Mitt Romney is Having a Worse Week Than You Are, Part II

1196266107In late August, Mitt Romney had a really bad week. Charges that Idaho senator (and head of Romney’s Idaho campaign) Larry Craig solicited sex in an airport bathroom came to light, and Romney proceeded to “shiv” his friend, according to Slate magazine. The Romney campaign has been able to deal with the assorted small controversies since then, but this week’s smorgasbord of scandal may rival late summer’s season of discontent.

You know that Rudy Giuliani’s campaign successfully associated the release of violent criminal Daniel Tavares Jr. to Romney judicial appointee Kathe Tuttman. Romney called on Tuttman to resign, but she seems to show no intention of doing so, especially now that she has the support of Chief Justice Barbara Rouse.

The murders at the hand of the ex-con served as a convenient way for Romney’s fellow candidates to frame his mixed record on crime during his governorship. Today’s news in the Herald that Tuttman’s office missed two deadlines that ultimately led to the release of a pedophile six months before Romney appointed her to the bench only adds fuel to an already impressive fire.

But it doesn’t stop there. In yesterday’s Christian Science Monitor, Mansoor Ijaz, chairman of a private equity firm, reports asking Romney whether he would “consider including qualified Americans of the Islamic faith in his cabinet as advisers on national security matters. . .” How did Romney respond?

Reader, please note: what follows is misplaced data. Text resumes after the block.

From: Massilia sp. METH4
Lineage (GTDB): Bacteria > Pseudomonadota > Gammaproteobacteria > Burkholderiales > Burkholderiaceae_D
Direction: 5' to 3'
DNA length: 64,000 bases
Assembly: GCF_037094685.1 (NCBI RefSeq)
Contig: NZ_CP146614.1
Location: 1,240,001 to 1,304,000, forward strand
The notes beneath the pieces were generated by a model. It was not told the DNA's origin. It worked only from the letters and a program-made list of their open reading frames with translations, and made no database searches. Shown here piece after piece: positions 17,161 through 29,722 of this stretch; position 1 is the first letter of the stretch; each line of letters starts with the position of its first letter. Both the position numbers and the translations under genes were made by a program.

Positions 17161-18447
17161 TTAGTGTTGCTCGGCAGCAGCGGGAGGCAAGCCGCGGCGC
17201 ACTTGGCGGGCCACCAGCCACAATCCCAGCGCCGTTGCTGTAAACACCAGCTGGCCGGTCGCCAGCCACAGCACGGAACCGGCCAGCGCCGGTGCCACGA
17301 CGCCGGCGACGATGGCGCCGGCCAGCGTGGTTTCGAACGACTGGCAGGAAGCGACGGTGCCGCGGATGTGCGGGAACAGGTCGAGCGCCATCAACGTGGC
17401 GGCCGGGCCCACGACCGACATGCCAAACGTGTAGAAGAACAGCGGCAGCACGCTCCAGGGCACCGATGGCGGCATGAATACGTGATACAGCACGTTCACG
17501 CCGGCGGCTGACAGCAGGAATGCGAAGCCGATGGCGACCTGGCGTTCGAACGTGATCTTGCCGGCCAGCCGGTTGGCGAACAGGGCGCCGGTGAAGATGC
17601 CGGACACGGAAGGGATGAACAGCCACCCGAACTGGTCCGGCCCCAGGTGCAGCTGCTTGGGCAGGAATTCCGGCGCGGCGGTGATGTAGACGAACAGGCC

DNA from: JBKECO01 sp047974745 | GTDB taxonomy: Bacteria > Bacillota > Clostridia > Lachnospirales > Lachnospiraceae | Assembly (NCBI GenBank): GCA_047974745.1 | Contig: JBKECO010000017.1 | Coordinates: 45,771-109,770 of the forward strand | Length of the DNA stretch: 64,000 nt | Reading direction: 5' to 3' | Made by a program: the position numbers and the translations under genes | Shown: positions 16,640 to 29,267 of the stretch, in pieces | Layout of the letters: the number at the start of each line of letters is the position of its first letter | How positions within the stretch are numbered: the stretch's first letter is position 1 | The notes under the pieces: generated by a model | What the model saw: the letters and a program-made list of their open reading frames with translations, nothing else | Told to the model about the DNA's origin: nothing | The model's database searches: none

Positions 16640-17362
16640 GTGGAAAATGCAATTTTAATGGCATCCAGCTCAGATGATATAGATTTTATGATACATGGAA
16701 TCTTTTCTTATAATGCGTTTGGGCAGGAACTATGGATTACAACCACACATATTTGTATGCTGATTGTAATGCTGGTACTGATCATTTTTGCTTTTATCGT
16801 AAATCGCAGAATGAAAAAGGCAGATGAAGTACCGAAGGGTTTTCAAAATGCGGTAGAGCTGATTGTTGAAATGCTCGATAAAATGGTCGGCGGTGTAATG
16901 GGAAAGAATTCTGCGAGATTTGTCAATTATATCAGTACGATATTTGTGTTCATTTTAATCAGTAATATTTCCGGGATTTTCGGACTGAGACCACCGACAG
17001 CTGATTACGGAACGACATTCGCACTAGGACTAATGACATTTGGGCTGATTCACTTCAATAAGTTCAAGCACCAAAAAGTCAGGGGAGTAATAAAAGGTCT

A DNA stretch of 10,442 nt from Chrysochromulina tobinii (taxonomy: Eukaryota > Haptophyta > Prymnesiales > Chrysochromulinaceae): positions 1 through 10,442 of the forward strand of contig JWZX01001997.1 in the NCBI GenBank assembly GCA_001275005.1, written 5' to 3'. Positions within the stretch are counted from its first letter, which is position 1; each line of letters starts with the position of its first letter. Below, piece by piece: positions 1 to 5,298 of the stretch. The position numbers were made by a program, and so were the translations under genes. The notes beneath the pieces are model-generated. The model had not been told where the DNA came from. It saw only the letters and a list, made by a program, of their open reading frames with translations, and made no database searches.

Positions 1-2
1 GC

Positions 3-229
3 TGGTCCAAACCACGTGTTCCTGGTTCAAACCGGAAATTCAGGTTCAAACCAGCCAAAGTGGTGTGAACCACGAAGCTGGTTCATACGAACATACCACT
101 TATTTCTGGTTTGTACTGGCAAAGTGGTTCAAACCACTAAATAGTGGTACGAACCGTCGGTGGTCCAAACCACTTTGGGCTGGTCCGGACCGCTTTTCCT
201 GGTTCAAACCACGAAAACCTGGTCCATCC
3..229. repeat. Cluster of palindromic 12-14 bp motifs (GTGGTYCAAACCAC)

He answered, “…based on the numbers of American Muslims [as a percentage] in our population, I cannot see that a cabinet position would be justified. But of course, I would imagine that Muslims could serve at lower levels of my administration.”

Oh Mitt. That anti-Muslim sentiment might fly with the neo-cons you’re courting, but it sounds awfully close-minded to us, if not borderline racist. Ijaz takes the words right out of our mouth when he points out the hypocrisy of Romney’s point of view.

Romney, whose Mormon faith has become the subject of heated debate in Republican caucuses, wants America to be blind to his religious beliefs and judge him on merit instead. Yet he seems to accept excluding Muslims because of their religion, claiming they’re too much of a minority for a post in high-level policymaking.

Hey Mitt? It might be a good time to make that religion speech before this completely blows up on you. While it may not save you from the problems your judicial nominee have created, it could at least alleviate some of the fallout from your religious gaffe.